In 145 pages, IRRC Institute and ISS teamed up on a study of board refreshment trends at S&P 1500 companies from 2008 to 2016.

Boardroom Demographics.  The study examines the composition of boards in terms of tenure, age, diversity and experience as board members. 

  • Director Tenure.  Average boardroom tenure rose from 8.4 years in 2008 to nine years in 2013 before leveling at 8.7 years. Surprisingly, the average tenure for women directors of 6.4 years is identical to the level in 2008, while male directors currently have average tenures of 9.2 years.
  • Director Age.  The typical director is 62.5 years, which is the oldest age for the 2008 to 2016 study period. Directors older than 70 claimed 20% of board seats in 2016, compared to 13% in 2008.  While there was expected to be a trend in seeking younger directors, directors under 50 make up 6% of boards, a decrease from 11% in 2008.
  • Directors New to Board Service.  The interest in board refreshment has led to one out of 10 “new” directors in 2016, with “new” defined as individuals who have never served on boards before, compared to 6% in 2012. More than half of the companies in the S&P 1500 added one or more such new directors in 2015. About a quarter are women and 45% are between 50 and 59 years of age. This has led to 32% of board seats being occupied by those with three or less years of service and 30% of directors having served between four and nine years.
  • Board Diversity.  Women hold about 18% of board seats, compared to 12% in 2008. Boards with no women make up 14% of the S&P 1500 companies.

Refreshment Tools.  The three primary tools that boards use focus on retirement policies, term limits and/or board evaluations. The study recognizes the imperfections of each method, as retirement age and term limits create vacancies, but may force some directors to leave boards while they are still highly effective and allow others to remain even as they become less productive.

  • Retirement Age.  ISS found that 40% of companies in the S&P 1500 had strict mandatory retirement age policies, with the most common age set at 72, but inching up to 75.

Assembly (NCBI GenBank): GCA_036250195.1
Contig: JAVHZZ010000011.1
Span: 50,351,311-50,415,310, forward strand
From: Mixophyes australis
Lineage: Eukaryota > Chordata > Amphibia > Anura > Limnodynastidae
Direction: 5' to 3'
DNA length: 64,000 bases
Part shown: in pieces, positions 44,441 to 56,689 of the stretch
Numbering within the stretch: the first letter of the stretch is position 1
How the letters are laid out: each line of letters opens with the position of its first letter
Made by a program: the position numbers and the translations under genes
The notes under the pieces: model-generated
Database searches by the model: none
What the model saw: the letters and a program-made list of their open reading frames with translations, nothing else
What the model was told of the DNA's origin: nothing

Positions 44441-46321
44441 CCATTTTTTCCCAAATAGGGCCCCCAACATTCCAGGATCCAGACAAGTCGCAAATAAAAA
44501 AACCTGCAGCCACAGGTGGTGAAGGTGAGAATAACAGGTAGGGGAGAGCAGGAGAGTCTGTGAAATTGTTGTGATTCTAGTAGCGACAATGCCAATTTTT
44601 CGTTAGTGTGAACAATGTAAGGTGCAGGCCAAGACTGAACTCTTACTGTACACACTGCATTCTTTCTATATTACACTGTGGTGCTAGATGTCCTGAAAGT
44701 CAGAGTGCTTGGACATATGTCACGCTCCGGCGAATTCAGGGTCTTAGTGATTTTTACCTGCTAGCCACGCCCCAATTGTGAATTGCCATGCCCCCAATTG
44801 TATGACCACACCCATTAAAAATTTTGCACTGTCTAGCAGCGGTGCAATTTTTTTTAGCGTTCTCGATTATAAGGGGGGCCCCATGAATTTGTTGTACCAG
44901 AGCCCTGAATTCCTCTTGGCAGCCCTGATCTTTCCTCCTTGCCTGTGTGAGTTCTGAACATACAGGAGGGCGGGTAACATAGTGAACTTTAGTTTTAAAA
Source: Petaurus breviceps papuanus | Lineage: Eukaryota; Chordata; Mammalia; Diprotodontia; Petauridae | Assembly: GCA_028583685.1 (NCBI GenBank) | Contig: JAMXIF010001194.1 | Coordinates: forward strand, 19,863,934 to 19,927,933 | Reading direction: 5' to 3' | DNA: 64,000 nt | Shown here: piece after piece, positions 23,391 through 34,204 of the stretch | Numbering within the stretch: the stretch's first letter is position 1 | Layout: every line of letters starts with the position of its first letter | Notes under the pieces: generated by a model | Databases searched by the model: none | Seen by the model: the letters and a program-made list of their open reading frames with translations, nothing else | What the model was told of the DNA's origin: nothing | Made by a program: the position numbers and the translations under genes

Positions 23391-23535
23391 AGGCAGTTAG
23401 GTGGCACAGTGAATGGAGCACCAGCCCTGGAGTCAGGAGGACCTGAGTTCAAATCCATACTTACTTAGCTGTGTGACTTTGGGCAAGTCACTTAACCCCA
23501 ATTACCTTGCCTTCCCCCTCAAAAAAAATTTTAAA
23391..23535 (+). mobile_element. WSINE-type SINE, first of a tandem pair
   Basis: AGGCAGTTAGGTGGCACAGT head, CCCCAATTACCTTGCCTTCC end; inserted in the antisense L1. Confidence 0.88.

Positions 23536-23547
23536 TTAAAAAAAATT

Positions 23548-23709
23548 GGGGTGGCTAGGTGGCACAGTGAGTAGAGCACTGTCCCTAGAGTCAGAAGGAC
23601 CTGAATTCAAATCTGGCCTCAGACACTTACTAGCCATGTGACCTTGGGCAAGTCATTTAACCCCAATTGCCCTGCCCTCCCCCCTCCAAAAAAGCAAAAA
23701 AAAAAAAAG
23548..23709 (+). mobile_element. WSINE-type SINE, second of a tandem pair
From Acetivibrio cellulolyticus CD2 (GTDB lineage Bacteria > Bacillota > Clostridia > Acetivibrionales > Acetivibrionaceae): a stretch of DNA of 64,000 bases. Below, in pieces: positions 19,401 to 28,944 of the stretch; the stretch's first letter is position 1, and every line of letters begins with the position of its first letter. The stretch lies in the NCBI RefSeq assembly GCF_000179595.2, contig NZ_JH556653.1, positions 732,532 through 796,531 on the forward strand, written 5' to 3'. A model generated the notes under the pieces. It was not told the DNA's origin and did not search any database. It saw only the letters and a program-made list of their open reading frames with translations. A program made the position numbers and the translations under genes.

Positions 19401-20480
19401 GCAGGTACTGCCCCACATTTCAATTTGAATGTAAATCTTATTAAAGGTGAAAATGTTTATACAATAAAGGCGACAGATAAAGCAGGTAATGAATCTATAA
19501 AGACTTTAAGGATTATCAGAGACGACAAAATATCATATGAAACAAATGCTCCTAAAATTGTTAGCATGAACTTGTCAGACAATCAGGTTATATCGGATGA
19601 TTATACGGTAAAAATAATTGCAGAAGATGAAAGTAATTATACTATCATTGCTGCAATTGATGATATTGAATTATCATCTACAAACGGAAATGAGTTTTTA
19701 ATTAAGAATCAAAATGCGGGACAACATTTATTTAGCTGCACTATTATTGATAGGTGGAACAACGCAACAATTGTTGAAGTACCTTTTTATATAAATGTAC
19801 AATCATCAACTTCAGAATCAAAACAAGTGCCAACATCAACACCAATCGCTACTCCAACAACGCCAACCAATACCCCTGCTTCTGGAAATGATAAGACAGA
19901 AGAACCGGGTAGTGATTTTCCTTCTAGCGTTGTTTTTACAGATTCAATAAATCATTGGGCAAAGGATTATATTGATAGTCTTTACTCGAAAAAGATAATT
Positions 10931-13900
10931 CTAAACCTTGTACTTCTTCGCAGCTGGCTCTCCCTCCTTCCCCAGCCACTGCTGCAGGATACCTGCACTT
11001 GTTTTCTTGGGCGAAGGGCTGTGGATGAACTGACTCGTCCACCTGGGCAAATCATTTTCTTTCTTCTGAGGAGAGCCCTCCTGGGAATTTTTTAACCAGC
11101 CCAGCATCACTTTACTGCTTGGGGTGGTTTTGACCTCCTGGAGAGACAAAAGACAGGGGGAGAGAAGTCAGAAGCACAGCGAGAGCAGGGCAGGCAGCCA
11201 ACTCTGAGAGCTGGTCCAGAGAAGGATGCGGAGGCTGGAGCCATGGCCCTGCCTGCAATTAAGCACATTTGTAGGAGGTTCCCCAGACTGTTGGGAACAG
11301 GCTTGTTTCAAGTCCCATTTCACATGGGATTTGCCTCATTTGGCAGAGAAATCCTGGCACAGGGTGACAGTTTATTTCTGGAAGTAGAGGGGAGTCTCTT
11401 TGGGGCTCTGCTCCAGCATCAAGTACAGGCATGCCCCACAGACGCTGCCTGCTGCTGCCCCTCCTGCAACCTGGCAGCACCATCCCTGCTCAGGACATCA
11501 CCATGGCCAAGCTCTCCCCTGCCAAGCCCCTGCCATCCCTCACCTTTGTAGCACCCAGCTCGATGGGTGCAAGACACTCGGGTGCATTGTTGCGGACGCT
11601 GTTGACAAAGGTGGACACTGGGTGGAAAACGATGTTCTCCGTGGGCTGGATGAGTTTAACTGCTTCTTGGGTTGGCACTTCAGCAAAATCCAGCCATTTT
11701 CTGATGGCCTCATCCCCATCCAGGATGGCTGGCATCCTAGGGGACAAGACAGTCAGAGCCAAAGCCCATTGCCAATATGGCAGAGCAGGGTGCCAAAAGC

• Term Limits.  Only about 5% of S&P 1500 companies had term limits in place, with the highest usage at mid-cap rather than large-cap companies. The most common term limit is 15 years, followed by 12 years. The study found that term limits led to a meaningful decrease in average board tenure and younger directors, and is the most effective tool if the goal is to ensure board turnover, as companies with term limits had a higher proportion of newer directors.
  • Board Evaluations.  The use of board evaluations is almost universal, but few companies provide meaningful details about the assessments. A total of 43% of S&P 1500 boards disclose both board and individual director evaluations annually.  

Structural Issues that Impact Board Refreshment.  ISS examined a wide range of governance structures and determined that very little had any impact on refreshment, including director election vote results. The key governance attributes that did affect board refreshment were service on key board committees, boardroom independence and changes in board size.

  • Service on Key Board Committees.  Service on the nominating, audit and compensation committees may lead to longer tenures due to the desire to retain subject-matter expertise. Interestingly, nominating committees tend to attract the longest-tenured and oldest members (and chairs), which ISS speculates may impact refreshment since such directors may have a “self-interested bias” toward longer service. Boards also turn to older directors to serve as committee chairs.
  • Board Independence.  Unlike other jurisdictions, there is no presumed correlation that longer- tenured directors become less independent over time. The study speculates that boards may limit refreshment to maintain high levels of independence.
  • Board Size.  Over 90% of S&P 1500 companies have changed their board size between 2008 and 2016, with slightly more than half increasing their size. The ability to change board size appears to provide boards with more flexibility to add members, including women, without any directors needing to exit.